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Dr. Fred Jordan, CEO at AlpVision SA, explains how web-based server solutions can aid anticounterfeiting strategies and why such systems are seeing increased uptake.
There are two fundamental ways that web-based servers can be used to assist anticounterfeiting strategies.
Fred Jordan. CEO at AlpVision SA.The first approach involves using the server as a data repository system; for example, to see what different anticounterfeiting features have been deployed (holograms, inks, labels, covert invisible inks etc.) for a given packaging number, to look up serial numbers (although this has limited efficiency for authentication purposes) or to display what the package should look like. This information can be used systems such as the Interface Public Member of the World Customs Organization, or the Drug Validation Portal (1,2), which enable customs to check whether a pharmaceutical shipment is counterfeit.
The second approach entails uses the server to analyse different packaging parameters to assess authenticity automatically. For instance, solutions are available that can process a picture of a packaging component (e.g., folding box, blister pack, label, flip-off top or part of a vial) and detect whether it is authentic. Our Krypsos system uses the image to determine whether the product is protected by one of our other technologies. If so, the information retrieved is displayed for logged users to see.
Uptake of any technology in the pharma industry takes time and this is also true of web-based servers, which also present additional challenges in terms of security concerns. Such systems must run software compliant with a number of standards, including CSV (Computer Software Validation), GAMP 4/5 and FDA 11–21, to cite the most prominent ones. However, based on our experience, many companies implement a web-based server because of versatility (by offering both a database and authentication) and ubiquity (works from anywhere in the world).
Before rolling out a new web-based anticounterfeiting system, companies need to consider numerous points. Firstly, does the system require CSV? If so, price and development times substantially increase. Companies must also ask: What is the purpose of the server (database and/or authentication)? Is there an actual need for a centralised authentication server? Sometimes, the major reason for the server to exist is that it avoids software installation on every computer, thus simplifying deployment, preserving security and enabling audit trails. If there is a need for this kind of server, then what exactly needs to be centralised?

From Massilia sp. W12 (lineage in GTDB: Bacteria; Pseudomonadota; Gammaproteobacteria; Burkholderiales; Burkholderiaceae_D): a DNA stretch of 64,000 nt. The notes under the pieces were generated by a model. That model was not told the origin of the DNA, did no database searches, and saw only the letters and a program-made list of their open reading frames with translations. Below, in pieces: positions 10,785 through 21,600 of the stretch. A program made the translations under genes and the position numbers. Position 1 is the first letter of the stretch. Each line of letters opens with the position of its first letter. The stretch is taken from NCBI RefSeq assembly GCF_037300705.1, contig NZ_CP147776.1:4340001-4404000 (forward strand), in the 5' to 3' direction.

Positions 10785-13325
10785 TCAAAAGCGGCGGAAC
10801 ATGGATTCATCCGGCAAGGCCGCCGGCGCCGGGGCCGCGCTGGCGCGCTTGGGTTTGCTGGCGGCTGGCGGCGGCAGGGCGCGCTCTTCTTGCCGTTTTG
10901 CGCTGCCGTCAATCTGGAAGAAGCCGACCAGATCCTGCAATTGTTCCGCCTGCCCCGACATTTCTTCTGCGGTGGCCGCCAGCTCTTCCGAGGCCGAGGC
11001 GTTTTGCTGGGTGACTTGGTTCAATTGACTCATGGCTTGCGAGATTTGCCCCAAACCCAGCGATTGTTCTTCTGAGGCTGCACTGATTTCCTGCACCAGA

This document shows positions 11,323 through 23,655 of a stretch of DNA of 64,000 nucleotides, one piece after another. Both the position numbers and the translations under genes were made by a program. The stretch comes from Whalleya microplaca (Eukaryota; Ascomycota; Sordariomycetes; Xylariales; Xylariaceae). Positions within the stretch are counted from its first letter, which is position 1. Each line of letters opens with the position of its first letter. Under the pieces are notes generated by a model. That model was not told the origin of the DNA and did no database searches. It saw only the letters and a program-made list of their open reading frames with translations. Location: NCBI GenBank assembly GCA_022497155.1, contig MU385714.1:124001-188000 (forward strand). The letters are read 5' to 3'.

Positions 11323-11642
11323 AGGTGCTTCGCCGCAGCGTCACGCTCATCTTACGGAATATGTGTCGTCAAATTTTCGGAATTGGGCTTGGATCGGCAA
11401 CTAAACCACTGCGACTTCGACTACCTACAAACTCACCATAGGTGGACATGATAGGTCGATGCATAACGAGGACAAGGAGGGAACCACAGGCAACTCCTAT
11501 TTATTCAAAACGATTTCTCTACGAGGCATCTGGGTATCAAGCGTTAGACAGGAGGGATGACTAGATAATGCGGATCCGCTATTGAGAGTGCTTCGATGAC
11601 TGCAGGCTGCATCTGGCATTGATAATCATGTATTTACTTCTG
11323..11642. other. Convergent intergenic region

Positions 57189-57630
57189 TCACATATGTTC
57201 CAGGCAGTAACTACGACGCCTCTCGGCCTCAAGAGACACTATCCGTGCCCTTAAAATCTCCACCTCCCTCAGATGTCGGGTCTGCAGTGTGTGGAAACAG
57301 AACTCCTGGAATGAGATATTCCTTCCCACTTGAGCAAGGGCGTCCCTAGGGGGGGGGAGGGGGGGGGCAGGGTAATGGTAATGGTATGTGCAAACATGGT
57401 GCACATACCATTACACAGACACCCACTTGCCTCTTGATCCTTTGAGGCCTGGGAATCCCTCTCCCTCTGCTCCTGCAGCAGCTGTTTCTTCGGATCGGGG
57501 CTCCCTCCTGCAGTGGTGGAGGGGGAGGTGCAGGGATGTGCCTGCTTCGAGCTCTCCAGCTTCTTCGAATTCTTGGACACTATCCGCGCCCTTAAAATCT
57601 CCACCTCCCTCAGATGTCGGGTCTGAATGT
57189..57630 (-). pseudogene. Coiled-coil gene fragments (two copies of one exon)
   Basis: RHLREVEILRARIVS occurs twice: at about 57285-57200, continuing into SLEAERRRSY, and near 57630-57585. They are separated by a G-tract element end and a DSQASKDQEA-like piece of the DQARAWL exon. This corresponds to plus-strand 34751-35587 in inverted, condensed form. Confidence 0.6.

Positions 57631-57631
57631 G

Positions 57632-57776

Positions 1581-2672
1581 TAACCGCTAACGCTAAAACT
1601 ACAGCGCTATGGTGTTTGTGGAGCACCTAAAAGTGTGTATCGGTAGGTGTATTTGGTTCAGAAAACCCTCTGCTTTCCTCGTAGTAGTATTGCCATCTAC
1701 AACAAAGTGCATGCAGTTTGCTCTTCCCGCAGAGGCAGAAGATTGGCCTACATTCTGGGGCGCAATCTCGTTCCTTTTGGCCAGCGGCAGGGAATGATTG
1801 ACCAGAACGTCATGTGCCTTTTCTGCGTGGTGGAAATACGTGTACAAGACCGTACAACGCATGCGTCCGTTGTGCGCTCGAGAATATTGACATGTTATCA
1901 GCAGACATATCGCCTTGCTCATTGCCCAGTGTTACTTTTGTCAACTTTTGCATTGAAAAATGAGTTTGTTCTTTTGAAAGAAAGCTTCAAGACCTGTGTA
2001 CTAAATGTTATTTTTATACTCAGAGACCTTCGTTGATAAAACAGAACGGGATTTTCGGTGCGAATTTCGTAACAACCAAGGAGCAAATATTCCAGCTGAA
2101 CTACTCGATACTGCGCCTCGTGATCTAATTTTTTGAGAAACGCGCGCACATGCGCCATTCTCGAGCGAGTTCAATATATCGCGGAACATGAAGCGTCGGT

The server logic must precisely match and integrate with many processes of the pharma company (relations with suppliers, production, QA, orders, etc) and it must at the same time implement new processes (how to authenticate, when, how, by whom, etc). It is critical to define precisely such processes. This can be done either iteratively by starting with a simple system and evolving it progressively, or by directly implementing a system matching user requirement specifications derived from the processes. The second approach is more tuned to CSV developments too.
Overall, I believe that a web-based server strategy is an appropriate approach for companies who require global access to an authentication platform. It provides for centralised management and worldwide statistics of authentication information, with the benefit of easy global deployment.
1.Public Member Interface http://ipmpromo.wcoomdpublications.org
2. Drug Validation Portal www.dvp-eu.com